Photo by Liz Lauren
Some shows have deep meanings. Some spend tons of time developing the nuances of their characters. And then there are those shows that are simply fun. Guess which category Cole Porter’s Anything Goes falls into. (Congratulations! You got it in one!)
Nope, there is nothing deep about this Porter farce, which has just about enough plot to give all of the delightful and delovely songs something to do. Taking place on a cruise ship, the show finds Porter manipulating his mostly silly characters with the same aplomb with which he knocks out rhymes (some of which he really needs to reach for…but those are the ones that will make you smile the most).
For the uninitiated: the voyage features cabaret singer (and former evangelist) Reno Sweeney (a brilliantly effervescent Meghan Murphy) along with upper-class cruisers like Lord Evelyn Oakleigh (Jackson Evans, who is so winningly over-the-top that his every word or step is a highlight). Lord Evelyn is accompanied by his fiancée, Hope Harcourt (Emma Ogea in the role of a daughter allowing herself to be married off due to the financial stress of her mother, played by Genevieve VenJohnson). Hope is actually in love with Billy Crocker (Luke Nowakowski), a Wall Street clerk who spent an intimate evening with her and who has stowed away on the ship just to have more time with her despite orders from his boss, Elisha J. Whitney (Anthony Whitaker), to divest some stock the next morning. Also aboard is Moonface Martin, Public Enemy #13 (Steve McDonagh), pretending to be a minister, among others.
The vicissitudes of the plot are hardly worth detailing: this is a 1930s farce, so as long as things stay complicated everything is copacetic. And as I said, it’s all about the songs, anyway. From the opener, “I Get a Kick Out of You,” through “Easy to Love”; “You’re the Top”; “Friendship”; “Blow, Gabriel, Blow” (Reno needs to be a former evangelist for some reason, right?); “It’s DeLovely”; “Anything Goes”; multiple other Porter tunes, this show is a joyous feast for the ears (thanks to musical director Nick Sula and sound designer Matthew R. Chase) as well as great fun for the eyes as well (thanks to choreographer Tammy Mader and director Michael Weber, not to mention set designer Jeffrey D. Kmiec and lighting designer Max Maxin IV).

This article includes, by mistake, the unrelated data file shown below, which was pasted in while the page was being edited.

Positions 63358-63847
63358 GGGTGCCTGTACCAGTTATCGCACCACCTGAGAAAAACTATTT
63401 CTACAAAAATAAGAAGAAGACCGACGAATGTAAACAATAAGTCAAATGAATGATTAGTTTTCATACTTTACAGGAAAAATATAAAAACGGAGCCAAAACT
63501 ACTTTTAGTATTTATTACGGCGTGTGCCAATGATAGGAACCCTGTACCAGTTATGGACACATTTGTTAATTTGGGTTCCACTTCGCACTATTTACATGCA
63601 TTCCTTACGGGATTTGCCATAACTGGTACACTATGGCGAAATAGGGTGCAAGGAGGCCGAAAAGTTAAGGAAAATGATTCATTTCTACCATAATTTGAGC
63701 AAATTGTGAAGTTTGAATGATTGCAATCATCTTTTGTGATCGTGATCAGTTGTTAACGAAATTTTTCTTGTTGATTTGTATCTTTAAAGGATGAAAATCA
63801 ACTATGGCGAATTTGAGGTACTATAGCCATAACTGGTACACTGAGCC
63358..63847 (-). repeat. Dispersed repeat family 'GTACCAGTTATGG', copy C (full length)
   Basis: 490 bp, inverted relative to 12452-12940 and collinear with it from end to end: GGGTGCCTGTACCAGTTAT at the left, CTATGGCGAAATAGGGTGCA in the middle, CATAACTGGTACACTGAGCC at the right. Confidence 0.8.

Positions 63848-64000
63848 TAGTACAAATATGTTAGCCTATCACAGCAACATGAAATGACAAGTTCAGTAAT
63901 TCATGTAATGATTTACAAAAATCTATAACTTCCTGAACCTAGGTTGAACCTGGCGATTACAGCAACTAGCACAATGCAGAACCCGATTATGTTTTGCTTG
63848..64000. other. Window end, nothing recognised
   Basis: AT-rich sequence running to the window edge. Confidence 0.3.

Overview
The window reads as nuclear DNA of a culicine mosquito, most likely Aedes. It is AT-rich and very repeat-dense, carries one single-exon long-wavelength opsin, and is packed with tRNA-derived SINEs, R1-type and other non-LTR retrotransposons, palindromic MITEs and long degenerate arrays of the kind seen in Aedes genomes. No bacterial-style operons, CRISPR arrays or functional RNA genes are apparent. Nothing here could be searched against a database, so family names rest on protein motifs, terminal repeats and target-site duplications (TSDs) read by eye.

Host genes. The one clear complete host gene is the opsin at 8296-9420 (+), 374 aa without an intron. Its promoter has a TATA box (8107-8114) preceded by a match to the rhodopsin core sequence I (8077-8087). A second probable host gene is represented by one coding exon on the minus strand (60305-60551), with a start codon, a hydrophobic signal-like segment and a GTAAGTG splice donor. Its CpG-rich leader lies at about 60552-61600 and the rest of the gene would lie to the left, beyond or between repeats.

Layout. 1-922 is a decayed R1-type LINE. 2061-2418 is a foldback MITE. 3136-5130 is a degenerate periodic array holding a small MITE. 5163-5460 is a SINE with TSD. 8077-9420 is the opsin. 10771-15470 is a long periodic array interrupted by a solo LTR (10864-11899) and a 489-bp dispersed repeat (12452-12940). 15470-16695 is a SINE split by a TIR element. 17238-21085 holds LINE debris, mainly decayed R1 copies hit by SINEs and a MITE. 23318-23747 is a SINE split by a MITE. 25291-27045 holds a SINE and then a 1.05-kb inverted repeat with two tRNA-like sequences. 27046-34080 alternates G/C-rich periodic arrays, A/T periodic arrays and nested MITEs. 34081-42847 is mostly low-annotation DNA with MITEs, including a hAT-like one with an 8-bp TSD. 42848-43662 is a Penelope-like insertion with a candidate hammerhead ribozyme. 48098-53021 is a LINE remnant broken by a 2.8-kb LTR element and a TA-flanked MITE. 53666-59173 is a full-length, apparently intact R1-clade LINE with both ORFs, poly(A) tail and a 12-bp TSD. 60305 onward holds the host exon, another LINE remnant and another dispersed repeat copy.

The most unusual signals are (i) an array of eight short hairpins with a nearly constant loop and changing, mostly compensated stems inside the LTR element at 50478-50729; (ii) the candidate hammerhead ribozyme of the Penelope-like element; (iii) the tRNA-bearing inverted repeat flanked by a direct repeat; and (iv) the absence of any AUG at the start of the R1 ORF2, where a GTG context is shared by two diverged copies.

Murphy’s performance is the one that holds everything together: she duets with both McDonagh’s comical gangster and Nowakowski’s desperate young lover, as well as leading the ensemble in several energetic dance numbers. The six-time Joseph Jefferson Award winner is so on her game here that, despite strong performances across the board, everything shifts into an even higher gear when she is onstage. She is nothing short of a miracle in this role.
So is Linda Madonia’s seven-piece onstage orchestra, sounding like a much bigger one. Trumpeter Greg Strauss gets a well-deserved spotlight in “Blow, Gabriel, Blow,” but everyone shines. And director Weber keeps his performers to a clean, quick pace while allowing for some individual bits to provide laughter…especially those involving McDonagh, Evans, and Tafadzwa Diener, playing Moonface’s mol, Erma.
There is a reason that, unlike almost all of its contemporary musicals, Anything Goes continues to be loved 90 years later. Laughter is universal and timeless, and this show couples farce with such classic songs that I challenge anyone to attend and not have a ball.
Anything Goes is now playing at Porchlight Music Theatre, 1016 W Dearborn, Chicago, until Mar 10. Check the website for specific dates, times, and tickets. Find more information about current plays in our front page recs and at theatreinchicago.com.